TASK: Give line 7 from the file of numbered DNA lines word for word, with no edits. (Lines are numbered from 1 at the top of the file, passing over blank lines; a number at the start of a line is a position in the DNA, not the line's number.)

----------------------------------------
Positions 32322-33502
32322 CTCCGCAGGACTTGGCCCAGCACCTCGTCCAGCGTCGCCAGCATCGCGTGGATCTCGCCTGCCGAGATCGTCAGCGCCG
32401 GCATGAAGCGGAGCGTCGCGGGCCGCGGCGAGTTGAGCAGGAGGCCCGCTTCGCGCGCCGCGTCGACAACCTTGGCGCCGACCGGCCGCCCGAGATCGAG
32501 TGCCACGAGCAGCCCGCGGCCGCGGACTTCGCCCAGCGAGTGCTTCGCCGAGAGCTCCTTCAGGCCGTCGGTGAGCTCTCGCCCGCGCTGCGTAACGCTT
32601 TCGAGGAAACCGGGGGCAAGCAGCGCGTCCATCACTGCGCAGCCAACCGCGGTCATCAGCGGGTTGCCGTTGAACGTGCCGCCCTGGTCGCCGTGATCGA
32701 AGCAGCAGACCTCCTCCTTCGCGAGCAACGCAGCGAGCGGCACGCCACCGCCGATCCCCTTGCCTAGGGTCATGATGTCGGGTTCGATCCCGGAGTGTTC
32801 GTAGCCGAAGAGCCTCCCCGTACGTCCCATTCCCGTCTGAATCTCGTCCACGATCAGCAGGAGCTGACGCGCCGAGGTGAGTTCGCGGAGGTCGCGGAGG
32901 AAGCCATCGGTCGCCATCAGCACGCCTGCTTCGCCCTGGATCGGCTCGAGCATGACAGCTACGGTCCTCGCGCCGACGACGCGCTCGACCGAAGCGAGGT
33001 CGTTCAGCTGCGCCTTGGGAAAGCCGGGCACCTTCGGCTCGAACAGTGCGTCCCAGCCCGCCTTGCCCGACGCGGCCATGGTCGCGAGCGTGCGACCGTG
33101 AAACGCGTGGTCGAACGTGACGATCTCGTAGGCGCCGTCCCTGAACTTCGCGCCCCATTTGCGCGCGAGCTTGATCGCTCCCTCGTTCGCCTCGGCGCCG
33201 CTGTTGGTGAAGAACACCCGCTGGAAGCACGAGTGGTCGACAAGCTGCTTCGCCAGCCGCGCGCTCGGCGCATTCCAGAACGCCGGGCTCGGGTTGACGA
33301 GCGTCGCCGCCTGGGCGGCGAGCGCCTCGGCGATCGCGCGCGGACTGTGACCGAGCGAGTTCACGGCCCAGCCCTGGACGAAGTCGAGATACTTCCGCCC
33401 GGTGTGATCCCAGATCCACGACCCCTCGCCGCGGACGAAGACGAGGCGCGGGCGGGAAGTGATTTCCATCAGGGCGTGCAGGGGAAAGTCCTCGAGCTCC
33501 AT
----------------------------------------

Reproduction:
32801 GTAGCCGAAGAGCCTCCCCGTACGTCCCATTCCCGTCTGAATCTCGTCCACGATCAGCAGGAGCTGACGCGCCGAGGTGAGTTCGCGGAGGTCGCGGAGG